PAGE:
- Most rise before dawn to eat a meal called the suhoor. The dusk meal is called the iftar, which is often eaten communally. Muslims traditionally break their fasts by eating a date, as advised by the Prophet Muhammad.
- Some people are exempt from fasting: children who haven’t reached puberty; women who are pregnant, breastfeeding or on their periods; the elderly; and people with health problems.
- In addition to Islam’s five daily prayers, some Muslims add nightly prayers to their observances, whether in a congregation or in a mosque, and recite one-thirtieth of the Qur'an each night.
- During Ramadan, many offices and schools in Muslim-majority countries shut early or close during fasting hours.
- There are small differences in the traditions and practices of Ramadan depending on the sect of Islam a person follows.
- The end of Ramadan is commemorated with Eid al-Fitr, which means “the feast of the breaking of the fast.” It is considered a major holiday for Muslims and is often celebrated with congregational prayer, new clothes, presents for children, communal meals, and even fireworks.
How Should I Interact with my Muslim Friend during Ramadan?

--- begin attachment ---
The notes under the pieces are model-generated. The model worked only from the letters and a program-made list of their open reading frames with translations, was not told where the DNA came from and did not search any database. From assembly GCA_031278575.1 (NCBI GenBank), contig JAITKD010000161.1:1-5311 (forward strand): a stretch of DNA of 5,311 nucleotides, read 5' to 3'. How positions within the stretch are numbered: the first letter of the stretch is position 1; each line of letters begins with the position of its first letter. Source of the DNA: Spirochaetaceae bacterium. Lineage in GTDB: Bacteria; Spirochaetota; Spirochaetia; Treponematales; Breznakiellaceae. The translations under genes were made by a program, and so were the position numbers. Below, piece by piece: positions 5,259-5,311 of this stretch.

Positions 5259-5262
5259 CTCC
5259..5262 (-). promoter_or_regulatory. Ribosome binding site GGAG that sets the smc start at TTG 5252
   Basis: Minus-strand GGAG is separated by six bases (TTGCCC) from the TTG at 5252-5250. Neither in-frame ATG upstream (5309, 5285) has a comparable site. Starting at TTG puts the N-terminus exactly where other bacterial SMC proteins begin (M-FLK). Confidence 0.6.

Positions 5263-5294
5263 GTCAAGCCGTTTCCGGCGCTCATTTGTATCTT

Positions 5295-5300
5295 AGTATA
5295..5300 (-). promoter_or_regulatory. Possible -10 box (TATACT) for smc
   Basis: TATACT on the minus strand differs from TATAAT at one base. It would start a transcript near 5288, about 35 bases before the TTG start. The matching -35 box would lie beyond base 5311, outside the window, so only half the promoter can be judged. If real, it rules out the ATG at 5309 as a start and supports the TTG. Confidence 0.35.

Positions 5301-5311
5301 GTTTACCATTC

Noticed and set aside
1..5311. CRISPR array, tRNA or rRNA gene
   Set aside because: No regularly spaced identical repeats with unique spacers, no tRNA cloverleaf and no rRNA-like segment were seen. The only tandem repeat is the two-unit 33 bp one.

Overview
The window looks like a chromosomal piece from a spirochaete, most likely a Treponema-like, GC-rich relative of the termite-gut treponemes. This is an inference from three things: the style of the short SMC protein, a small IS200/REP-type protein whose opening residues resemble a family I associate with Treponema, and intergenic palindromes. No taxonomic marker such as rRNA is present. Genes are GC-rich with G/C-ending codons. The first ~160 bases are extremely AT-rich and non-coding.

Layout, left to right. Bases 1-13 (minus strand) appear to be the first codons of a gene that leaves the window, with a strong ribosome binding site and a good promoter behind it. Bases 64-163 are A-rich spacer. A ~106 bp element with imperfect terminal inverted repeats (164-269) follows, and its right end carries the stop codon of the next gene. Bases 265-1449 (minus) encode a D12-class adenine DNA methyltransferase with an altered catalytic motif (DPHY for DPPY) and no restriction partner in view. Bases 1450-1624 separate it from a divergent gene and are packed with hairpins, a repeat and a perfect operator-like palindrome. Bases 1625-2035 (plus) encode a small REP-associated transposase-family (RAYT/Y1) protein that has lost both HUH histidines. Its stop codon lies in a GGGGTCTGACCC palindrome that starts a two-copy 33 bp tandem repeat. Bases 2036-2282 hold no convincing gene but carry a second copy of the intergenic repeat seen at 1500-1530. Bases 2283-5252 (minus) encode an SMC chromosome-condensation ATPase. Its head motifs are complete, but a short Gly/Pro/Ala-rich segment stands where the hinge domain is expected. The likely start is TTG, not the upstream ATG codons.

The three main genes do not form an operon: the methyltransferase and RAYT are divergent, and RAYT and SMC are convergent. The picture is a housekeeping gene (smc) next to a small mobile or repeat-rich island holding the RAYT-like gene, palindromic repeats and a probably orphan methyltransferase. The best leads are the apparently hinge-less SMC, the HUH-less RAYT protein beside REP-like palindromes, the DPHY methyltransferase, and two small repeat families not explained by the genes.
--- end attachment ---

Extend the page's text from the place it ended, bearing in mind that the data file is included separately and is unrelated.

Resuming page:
It can be intimidating when you don’t share someone’s culture or beliefs, and you might worry about doing or saying the wrong thing. If you are a considerate, caring person, however, there is no real cause for concern. That said, they will appreciate your genuine recognition and caring.
- Non-Muslims can acknowledge their Muslim friends, neighbors or co-workers by greeting them appropriately during Ramadan. “Ramadan Mubarak” is a way of congratulating them on celebrating Ramadan (Happy Ramadan), whereas “Ramadan Kareem” commends them for their self-deprivation and generosity. You may also wish them an easy fast.
- On Eid-al-fitr, the last day of Ramadan, the greeting changes to “Eid Mubarak” (Blessed Eid).
- Don’t worry about eating in front of your Muslim friends – they are used to it.
- Out of kindness, however, try to avoid lunch meetings, happy hour gatherings and invitations to coffee during Ramadan to minimize your co-worker’s explanations of why they aren’t eating/drinking.
- It’s okay to ask sincere, respectful questions.
- Be accommodating with requests for adjusted schedules, if possible, to allow for the sunrise to sunset fasting or times of prayer.
- Don’t equate Ramadan fasting with weight-loss fasting – that’s just not the point.
Learning, Growing, Sharing
Now that you know a bit more about Ramadan, put what you’ve learned into practice with your Muslim friends - and do the same for the next person you meet who is different from you. Taking every opportunity to learn about others, listen to differing views, grow in knowledge of the world, and share our common humanity is the hallmark of a critical thinker. Where better to do that than in the classroom with diverse students from around the globe? Ottawa University’s fully online bachelor and master-of-arts programs will equip you to engage with those of all backgrounds to collectively make a difference in our shrinking world. Enroll today!
by OU Online